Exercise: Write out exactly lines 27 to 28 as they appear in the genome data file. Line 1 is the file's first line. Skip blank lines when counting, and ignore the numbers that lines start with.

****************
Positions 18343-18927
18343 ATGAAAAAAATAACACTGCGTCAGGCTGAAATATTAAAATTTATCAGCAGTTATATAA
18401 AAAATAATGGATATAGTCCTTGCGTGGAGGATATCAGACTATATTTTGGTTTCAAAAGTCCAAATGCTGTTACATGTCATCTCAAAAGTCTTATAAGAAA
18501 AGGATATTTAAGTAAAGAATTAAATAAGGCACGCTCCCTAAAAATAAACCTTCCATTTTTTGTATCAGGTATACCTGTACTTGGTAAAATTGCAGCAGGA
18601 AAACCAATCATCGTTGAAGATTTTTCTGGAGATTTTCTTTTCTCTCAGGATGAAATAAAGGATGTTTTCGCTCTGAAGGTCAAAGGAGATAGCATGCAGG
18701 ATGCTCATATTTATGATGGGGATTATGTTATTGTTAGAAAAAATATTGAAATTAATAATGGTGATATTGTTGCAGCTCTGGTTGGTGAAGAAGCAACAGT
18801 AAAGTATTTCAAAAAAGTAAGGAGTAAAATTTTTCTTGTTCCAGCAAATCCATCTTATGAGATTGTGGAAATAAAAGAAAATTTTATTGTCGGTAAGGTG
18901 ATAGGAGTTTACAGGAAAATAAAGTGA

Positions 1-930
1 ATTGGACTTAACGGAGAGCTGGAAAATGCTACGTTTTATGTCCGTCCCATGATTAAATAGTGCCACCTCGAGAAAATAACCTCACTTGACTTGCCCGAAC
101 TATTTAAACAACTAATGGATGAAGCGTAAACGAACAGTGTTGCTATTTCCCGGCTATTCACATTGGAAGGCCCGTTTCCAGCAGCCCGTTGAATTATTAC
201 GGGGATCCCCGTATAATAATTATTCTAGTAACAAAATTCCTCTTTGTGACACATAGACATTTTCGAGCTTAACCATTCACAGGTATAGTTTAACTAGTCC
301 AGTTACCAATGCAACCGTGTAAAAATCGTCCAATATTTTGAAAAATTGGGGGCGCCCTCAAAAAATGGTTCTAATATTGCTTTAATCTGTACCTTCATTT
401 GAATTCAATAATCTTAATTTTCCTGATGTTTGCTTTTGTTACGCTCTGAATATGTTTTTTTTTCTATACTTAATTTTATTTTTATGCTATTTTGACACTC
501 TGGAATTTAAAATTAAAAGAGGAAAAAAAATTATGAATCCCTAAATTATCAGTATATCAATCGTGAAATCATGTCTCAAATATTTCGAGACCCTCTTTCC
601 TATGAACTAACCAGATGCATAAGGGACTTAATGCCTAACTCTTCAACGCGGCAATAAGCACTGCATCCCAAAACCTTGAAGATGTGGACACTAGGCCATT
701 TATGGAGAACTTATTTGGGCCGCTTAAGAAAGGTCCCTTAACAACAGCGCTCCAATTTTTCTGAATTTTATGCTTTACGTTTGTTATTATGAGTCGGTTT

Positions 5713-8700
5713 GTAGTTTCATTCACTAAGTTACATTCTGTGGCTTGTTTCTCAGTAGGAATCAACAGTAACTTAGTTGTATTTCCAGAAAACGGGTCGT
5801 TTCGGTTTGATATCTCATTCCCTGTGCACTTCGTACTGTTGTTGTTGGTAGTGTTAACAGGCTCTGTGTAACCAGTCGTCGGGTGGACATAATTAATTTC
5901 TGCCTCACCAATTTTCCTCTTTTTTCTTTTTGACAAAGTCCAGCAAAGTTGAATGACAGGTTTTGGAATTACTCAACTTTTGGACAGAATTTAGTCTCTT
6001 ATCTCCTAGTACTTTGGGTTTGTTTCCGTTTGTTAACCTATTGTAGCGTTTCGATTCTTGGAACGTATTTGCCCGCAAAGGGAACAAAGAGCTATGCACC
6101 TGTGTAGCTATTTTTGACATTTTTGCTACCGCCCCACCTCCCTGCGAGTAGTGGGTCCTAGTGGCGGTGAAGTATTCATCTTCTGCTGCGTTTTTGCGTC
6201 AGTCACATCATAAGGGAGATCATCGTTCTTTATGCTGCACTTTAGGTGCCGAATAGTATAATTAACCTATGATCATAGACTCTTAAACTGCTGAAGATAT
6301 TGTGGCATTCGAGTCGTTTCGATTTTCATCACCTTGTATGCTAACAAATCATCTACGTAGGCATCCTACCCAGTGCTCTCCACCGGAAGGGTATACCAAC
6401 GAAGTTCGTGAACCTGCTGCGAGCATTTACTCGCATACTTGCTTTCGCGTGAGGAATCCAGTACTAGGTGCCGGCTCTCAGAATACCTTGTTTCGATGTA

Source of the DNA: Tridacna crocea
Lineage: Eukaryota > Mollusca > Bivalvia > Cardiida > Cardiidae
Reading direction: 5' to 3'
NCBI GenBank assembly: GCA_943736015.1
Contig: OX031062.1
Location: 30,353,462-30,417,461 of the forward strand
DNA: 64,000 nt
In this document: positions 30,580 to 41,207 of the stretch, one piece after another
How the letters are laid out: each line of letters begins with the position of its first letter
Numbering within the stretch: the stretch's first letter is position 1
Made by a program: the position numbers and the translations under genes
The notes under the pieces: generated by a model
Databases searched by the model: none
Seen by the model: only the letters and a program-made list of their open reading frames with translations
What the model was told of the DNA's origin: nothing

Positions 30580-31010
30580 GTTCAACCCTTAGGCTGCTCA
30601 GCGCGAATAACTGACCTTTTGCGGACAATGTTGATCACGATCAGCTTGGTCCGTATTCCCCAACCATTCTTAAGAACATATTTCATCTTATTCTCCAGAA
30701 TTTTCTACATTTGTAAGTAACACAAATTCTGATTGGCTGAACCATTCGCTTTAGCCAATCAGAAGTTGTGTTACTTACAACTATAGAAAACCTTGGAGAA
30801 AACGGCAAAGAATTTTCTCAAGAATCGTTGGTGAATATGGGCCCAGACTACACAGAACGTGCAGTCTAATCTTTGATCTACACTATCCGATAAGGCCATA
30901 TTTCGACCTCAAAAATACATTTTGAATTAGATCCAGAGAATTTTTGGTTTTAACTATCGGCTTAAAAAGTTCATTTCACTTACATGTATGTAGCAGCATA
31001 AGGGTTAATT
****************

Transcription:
Source of the DNA: Tridacna crocea
Lineage: Eukaryota > Mollusca > Bivalvia > Cardiida > Cardiidae